My perception is that the term “fundamentalist” is a label (and labels are often unfortunate) targeted at those Christians who struggle to reconcile science and religion as much as at those who attempt to fly in the face of supposedly popular social changes they perceive as willfully sinful.

    I would draw a distinction between “fundamentalists” and, say, literalists that won’t explore the possibility of seeing the bible speaking in many different styles of prose and arguably get the wrong end of the stick in doing so.

    I’m not sure this really helps but don’t have the trained theological basis that you do hence my question. When a secular person uses such a term there mat well be ignorance behind it but with your training I would expect there to be some detail as to what the characteristics of a fundamentalist are. Maybe I am one!


  5. I thought I responded before going to church today but appear to have stuffed up as I am prone to do with IT of any sort. In any case I asked what a “fundamentalist” was in your view given your training so did use your term.

    In any case, my view is firstly that its a label generally thrown about by the secular who cannot or do not see things from a “Christian” perspective. They will generally not know what Christian fundamentals are so may not be qualified to have an opinion that need be taken seriously but its a free world and genuine debate is useful.

    Secondly its used, again generally by the secular, to describe Christians opposing the latest social issue (such as gay marriage) on the basis they are out of touch with reality as some would like it to be because they hold to a conservative as opposed to liberal religious view.

    Lastly it seems to be applied to people who discount science because they see the Bible as making scientific claims that make modern science foolish when they perceive a conflict arises. Again its a claim I see from the secular whereas, as a Christian, I’d look to apply a literalist label perhaps rather than a “fundamentalist” one.

    I don’t think I fit in the above categories so don’t see myself as a fundamentalist in the way that my secular friends use the term.

    If my holding to the view that something like the Nicean Creed is an outline of the Christian basics and should be accepted as the fundamentals I would class myself as a fundamentalist because I believe in what I see as the Christian fundamentals. If, for example, you take away the sin of man and the redeeming divinity of Christ with his death, resurrection and ascension you are left with nothing special to separate Christianity from other religions. I would argue that the person holding that castrated position is not embracing Christianity at all.

    When a learned ordained minister such as yourself uses the label “fundamentalist” I would expect it to relate to a more theological, as opposed to social, position and simply wondered what theological features would apply.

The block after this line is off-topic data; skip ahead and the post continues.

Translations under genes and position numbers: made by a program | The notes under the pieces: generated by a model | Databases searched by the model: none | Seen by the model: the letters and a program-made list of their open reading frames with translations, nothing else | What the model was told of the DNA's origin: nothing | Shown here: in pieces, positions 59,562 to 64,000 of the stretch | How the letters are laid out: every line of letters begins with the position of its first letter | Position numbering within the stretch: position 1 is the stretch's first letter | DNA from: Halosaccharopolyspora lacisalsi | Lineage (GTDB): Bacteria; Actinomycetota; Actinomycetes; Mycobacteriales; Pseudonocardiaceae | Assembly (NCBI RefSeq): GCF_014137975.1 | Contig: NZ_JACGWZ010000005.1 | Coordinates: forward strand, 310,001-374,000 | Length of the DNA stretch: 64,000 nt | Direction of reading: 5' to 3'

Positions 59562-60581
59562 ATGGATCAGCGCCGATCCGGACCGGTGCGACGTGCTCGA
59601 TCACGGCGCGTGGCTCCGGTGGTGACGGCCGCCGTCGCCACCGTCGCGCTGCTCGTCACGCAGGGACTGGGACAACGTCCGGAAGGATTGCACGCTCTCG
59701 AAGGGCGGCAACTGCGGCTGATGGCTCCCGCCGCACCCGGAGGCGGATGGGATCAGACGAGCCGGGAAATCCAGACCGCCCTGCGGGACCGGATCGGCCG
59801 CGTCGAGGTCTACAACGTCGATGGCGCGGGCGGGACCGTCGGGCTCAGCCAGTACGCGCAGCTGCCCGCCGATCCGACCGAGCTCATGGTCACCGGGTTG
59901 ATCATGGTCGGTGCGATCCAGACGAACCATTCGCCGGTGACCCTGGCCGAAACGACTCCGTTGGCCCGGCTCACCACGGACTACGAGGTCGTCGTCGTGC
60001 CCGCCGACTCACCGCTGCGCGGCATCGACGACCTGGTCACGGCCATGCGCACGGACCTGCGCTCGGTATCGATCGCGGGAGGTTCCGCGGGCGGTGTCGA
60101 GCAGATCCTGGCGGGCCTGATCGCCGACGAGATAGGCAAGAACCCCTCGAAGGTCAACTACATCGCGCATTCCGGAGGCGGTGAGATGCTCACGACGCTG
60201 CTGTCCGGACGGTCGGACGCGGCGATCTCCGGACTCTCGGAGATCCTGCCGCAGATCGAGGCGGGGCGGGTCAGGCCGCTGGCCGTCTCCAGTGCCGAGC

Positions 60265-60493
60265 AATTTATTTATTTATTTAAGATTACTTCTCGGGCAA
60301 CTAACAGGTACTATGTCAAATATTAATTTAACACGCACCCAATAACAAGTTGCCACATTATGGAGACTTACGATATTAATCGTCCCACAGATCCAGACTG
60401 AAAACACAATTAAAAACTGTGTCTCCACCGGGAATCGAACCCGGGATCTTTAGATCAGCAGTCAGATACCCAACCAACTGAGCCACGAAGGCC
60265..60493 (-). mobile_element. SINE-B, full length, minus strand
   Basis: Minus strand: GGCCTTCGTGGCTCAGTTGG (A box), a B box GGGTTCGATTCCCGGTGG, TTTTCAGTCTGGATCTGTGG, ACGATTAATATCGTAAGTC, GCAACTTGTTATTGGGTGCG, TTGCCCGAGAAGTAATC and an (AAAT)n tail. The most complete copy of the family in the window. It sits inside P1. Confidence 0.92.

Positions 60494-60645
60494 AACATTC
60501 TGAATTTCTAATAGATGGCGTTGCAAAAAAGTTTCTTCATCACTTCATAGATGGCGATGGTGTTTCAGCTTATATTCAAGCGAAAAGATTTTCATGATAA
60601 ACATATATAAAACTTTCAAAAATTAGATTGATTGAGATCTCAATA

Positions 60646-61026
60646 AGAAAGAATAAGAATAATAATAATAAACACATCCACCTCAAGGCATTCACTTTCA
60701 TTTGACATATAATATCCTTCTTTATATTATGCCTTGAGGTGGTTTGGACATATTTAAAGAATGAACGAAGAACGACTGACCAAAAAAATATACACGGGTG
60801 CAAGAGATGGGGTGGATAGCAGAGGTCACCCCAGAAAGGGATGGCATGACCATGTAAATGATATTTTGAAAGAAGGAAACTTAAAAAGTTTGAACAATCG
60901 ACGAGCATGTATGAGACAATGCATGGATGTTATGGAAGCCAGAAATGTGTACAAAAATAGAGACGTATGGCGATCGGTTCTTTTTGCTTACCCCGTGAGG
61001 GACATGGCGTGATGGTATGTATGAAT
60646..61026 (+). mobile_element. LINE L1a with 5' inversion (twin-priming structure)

1. Thanks, Brown, for pulling me up on this.

      As I’m sure you well know, I think we need to be very, very careful when we use labels (“evangelical”, “conservative”, etc.) In the context of my post I was simply trying to show how certain atheists, in the belligerence of their approach, mirror the very aggressive, unreasonable Christians whom they are attacking. I was further underscoring that many/most atheists I know are not like this, just as many/most Christians I know are not like the stereotype that they are berating.

      Due to time pressures in a very busy life, I may have been less precise than was helpful for you. I certainly think that using “fundamentalist” as referring to those who adhere to the Nicene Creed makes the word pretty useless. I notice that recently the Pope has referred to issues with “fundamentalists” (and I’m sure that he adheres to the Nicene Creed).

      Just for a quick definition that may help:

      fundamentalism has come to be applied to a broad tendency among certain groups, mainly, although not exclusively, in religion. This tendency is most often characterized by a markedly strict literalism as applied to certain specific scriptures, dogmas, or ideologies, and a strong sense of the importance of maintaining ingroup and outgroup distinctions, leading to an emphasis on purity and the desire to return to a previous ideal from which it is believed that members have begun to stray. Rejection of diversity of opinion as applied to these established “fundamentals” and their accepted interpretation within the group is often the result of this tendency.

      Advent blessings.

  6. Thanks Bosco and I’m sorry to have responded twice – the first response didn’t appear so I thought I’d not passed go. Its funny how a day’s pondering changes how you say something despite the intention being the same.

    Best wishes.

  7. ‘The atheists make it sound like Christianity is compulsory which is pretty childish’

    not in the US.

    Interestingly I have lived in Fort Smith Arkansas briefly, one of the most ‘Christian fundamentalist’ places on earth! So quite a provocative place to put up an atheist billboard.